CountMeOut.ie, a Website That Showed Irish Catholics How to Formally Leave the Church, to Shut Down

In 2009, Cormac Flynn, Paul Dunbar and GrĂ¡inne O’Sullivan began a website called CountMeOut.ie which gave step-by-step directions for how to formally leave the Catholic Church:

They published a sample “declaration of defection” (PDF) that you could download. You just had to get it signed, witnessed, and sent to the Church where you got baptized, and that was it! You could finally wash your hands free of Catholicism.

Obviously, if you were already a former-Catholic (like the three guys starting the site), this sounded like just a mere formality. But it made a strong statement, and more than 12,000 people downloaded the form. More importantly, it removed your name from the Church’s roster, a list the Church frequently touted as it got involved in government-run things like education and health care.

You would think the Church would support such a declaration of defection — why keep people who are no longer Catholic on your rolls? Wouldn’t you want an accurate count of how many people were truly in your Church? Wouldn’t it be deceptive to inflate those numbers with people who really wanted nothing to do with you?

Well, it’s not like the Church is known for taking the ethical high road…

A year after the website was created, the Vatican modified the Code of Canon Law to remove all references to defection. The declaration no longer had any impact and there was no formal way to leave the Church.

Our own Richard Wade suggested there were three reasons for this change:

  • It saved the Church a lot of embarrassment.
  • It saved the Church a lot of work.
  • it saved the Church a lot of money.

Since then, the co-founders have been trying to figure out what options there are for people who want to officially leave the Catholic Church. They contacted Church leaders in Ireland and the Vatican but nobody’s responding.

It’s almost like they don’t want to give anyone an easy way out…

There is another option, of course — Declaring that you’re not a Catholic on the official Census — but I suspect that anyone willing to download the defection form would already be doing that. Furthermore, telling people you’re not a Catholic isn’t the same as getting your name permanently stricken from the Church registry.

In any case, since the declaration of defection is meaningless now and Church leaders won’t respond to their inquiries, the founders of CountMeOut are shutting down the site for good:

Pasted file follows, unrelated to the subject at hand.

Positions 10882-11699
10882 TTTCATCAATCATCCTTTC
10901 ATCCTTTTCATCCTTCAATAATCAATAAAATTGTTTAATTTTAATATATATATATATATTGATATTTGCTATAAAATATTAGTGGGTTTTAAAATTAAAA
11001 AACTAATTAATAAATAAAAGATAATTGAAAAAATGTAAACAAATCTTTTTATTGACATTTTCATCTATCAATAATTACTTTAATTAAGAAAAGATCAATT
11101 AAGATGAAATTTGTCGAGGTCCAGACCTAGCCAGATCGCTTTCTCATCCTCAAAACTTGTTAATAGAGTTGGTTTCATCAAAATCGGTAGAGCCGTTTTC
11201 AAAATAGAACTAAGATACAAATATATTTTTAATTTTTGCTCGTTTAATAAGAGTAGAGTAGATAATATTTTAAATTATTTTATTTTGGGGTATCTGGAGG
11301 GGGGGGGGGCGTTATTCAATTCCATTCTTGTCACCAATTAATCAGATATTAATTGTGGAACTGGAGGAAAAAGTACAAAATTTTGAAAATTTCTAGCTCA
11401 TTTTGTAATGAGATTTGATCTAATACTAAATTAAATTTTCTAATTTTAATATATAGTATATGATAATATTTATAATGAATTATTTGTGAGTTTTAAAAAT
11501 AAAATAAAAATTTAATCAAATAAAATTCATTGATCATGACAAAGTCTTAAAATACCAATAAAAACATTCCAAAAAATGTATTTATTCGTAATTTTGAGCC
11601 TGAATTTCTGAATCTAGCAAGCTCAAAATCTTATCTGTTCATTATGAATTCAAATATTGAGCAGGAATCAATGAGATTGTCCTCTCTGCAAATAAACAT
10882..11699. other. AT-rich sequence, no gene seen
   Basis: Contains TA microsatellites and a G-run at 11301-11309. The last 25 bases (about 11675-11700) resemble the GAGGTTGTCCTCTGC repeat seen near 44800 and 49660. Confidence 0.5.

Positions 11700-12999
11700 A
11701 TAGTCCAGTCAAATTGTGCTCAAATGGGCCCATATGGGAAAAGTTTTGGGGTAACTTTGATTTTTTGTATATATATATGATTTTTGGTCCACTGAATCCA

The campaign proved very successful in the early stages and generated a lot of debate. As a group, we felt it was important for people to reflect on their relationship with the church and decide whether they could remain as a member. Countmeout.ie very much regrets having to cease operations. We continue to receive emails regularly from people who wish to leave the church and it is clear that there are large numbers counted as Catholic who no longer regard themselves as adherents to the faith. The failure of the church to allow people to exercise their religious freedom is contrary to the most basic understanding of human rights and religious expression. Furthermore, the church’s decision to ignore repeated requests for clarity and provide alternatives to defection is deeply regrettable.

I don’t know that it’s a violation of human rights and religious expression, but it is a dick move on the Church’s part. And it’s really too bad. The atheists were offering a service that would have allowed for more honesty within the Church walls — and the Church refuses to cooperate. There’s still no easy way to get your name off their lists even if you no longer attend Church and even if you actively campaign against Catholic beliefs.

Then again, the Church has rarely ever done the right thing when it involved bad publicity. Why start now?

(via The Irish Times)

About Hemant Mehta

Hemant Mehta is the editor of Friendly Atheist, appears on the Atheist Voice channel on YouTube, and co-hosts the uniquely-named Friendly Atheist Podcast. You can read much more about him here.


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